Having a strong effect on Upgraded is Ken Liu. Contributor and translator, his own story “The Regular” is about a private eye investigating a dead prostitute and the serial killer who murdered her. Though vividly described, the contrived scenes move the story away from original and toward conventional—save the real world bit of modern science that ‘breaks the case’. “Oil of Angels” by Chen Qiufan (translated from Chinese by Liu) is about a woman whose dreams, fears, and lack of memories haunt her as she unintentionally follows in the footsteps of a cold, abusive mother. Visiting a masseuse, however, triggers something in her memory implant that just may be a light at the end of the tunnel. The second story Liu has translated is one of, if not the best story in the anthology. “Tongtong’s Summer” by Xia Jia is a touching tale about a young girl and a summer she spends with her grandfather. When a robot caretaker operated remotely by a technician/nurse is introduced to their home, Tongtong’s aging grandfather’s health starts to improve. But when grandpa himself gets involved in the tech the story really takes off. Possessing the right balance of wisdom and sentimentalism, it lacks melodrama but at the same time imparts worthwhile bits of knowledge. (Xia’s story has a real chance of being nominated for some awards. Hugo fans will love it.)
If it hasn’t become obvious, Upgraded is best read in the fashion MPorcius goes about reading anthologies: a story here, a story there. Read from cover to cover, it gets old quick. (“Seventh story in a row of a person with biomodification, nineteen more to go…”) On their own, the stories may possess bite, but read in a line mix together, and as a result take on a lackluster hue. Told effectively in the second person but otherwise not smoothly written, “A Cold Heart” by Tobias S. Buckell is the story of an augmented man (surprise!) attempting to track down memories that have been taken from him. Though a classic story, it tells of an anti-hero. “What I’ve Seen with Your Eyes” by Jason K. Chapman (if one misses the advertisement in the title) is the story of girl who is part of a police investigation into the apparent murder of her brother by a killer who hacked her enhanced eyes. What follows is an attempt to sort through the variety of imagery, real and virtual, of the future. A reversal of roles from his prior short story “Malak”, “Collateral” by Peter Watts, is about an augmented soldier employed by the government for war purposes instead of a semi-intelligent drone employed by the government for war. Responsibility for death and destruction still the main premise, everything goes smoothly in “Collateral” until the final two pages of over-the-top rationale. “Always the Harvest” by Yoon Ha Lee opens the collection in vivid style. Aiming at profundity, it is, in fact, the imagery and storyline which guide this story of a biotechnically modified young woman wandering an underworld labyrinth looking for a new hand to replace her infected one. Meeting a mysterious stranger, he reveals to her not only new places in the labyrinth, but a facet of life she never thought possible. Highly reminiscent of Jeff Vandermeer’s Veniss Undergound.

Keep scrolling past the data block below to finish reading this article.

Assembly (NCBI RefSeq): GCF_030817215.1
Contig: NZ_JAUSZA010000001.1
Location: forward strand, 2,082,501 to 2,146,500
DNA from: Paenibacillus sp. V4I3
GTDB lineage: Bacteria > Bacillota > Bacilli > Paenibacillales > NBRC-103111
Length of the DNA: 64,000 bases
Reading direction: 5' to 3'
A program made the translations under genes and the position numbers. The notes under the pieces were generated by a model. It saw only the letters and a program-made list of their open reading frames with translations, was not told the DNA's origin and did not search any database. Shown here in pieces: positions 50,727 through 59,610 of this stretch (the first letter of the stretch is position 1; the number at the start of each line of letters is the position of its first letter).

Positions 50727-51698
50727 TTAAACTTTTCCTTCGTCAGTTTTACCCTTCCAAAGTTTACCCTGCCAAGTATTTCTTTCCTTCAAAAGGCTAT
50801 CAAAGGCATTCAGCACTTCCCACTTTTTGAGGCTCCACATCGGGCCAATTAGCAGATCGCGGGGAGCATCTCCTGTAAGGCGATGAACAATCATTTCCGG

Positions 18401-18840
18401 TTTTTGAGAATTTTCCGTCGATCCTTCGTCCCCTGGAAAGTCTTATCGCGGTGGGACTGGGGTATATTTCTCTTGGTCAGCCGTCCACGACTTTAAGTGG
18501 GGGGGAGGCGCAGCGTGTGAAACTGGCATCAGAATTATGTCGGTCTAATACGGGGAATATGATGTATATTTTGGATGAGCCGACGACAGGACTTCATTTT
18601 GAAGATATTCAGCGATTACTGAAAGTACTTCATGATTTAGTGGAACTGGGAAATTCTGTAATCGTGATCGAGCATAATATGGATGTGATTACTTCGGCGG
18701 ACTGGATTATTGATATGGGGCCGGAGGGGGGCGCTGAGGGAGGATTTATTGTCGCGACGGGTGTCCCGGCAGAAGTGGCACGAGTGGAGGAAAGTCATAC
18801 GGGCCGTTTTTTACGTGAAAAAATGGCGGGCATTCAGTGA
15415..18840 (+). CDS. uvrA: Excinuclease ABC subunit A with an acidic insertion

And there are still six more stories in Upgraded. But it’s obvious with how monotonous this review is getting that an extra paragraph of “XX is the story of an augmented person who YY…” will not make a wit of difference. Ian Whates and Jonathan Strahan producing themed anthologies of fourteen, fifteen stories these days, the twenty-six of Upgraded put the anthology at year-end ‘best of’ length without the variety.
In the end, Upgraded is an anthology stuffed to the gills with stories of humans with machines added to their bodies that must be consumed in pieces. The theme funneling the twenty-six entries into a slender bottle, allowing them to be distinguishable in retrospect requires time between consumption. Given that the cyborg is one of the main tropes of science fiction, enjoyment of the anthology likewise depends on the reading experience the reader brings to the table. Upgraded adding little in the way of novelty to the themes and imagery of cyborgs that have been explored by countless writers before, for readers steeped in science fiction the anthology will be proof Paul Kincaid’s widening gyre is indeed grinding ever slower. This is not to say there is a lack of freshness or strong voice to the storytelling, rather that the material the plots and themes are constructed from is ground tilled through many seasons of genre history. But if the reader is of the modern generation and not yet had their imaginative horizons expanded by previous generations than the anthology will undoubtedly offer something bright and enjoyable. A combination of popular and unfamiliar voices on a facet of science fiction that is becoming more relevant with each day, for that, at least, it can be recommended.
The following are the twenty-six stories of Upgraded:
“Always the Harvest” by Yoon Ha Lee
“A Cold Heart” by Tobias S. Buckell
“The Sarcophagus” by Robert Reed
“Oil of Angels” by Chen Qiufan
“What I’ve Seen With Your Eyes” by Jason K. Chapman
“No Place to Dream, but a Place to Die” by Elizabeth Bear
“Married” by Helena Bell
“Come From Away” by Madeline Ashby
“Negative Space” by Amanda Forrest
“Fusion” by Greg Mellor
“Taking the Ghost” by A.C. Wise
“Honeycomb Girls” by Erin Cashier
“The Regular” by Ken Liu
“Tender” by Rachel Swirsky
“Tongtong’s Summer” by Xia Jia
“Musée de l’Âme Seule” by E. Lily Yu
“Wizard, Cabalist, Ascendant” by Seth Dickinson
“Memories and Wire” by Mari Ness
“God Decay” by Rich Larson
“Small Medicine” by Genevieve Valentine
“Mercury in Retrograde” by Erin Hoffman
“Coastlines of the Stars” by Alex Dally MacFarlane
“The Cumulative Effects of Light Over Time” by E. Catherine Tobler
“Synecdoche Oracles” by Benjanun Sriduangkaew
“Collateral” by Peter Watts
“Seventh Sight” by Greg Egan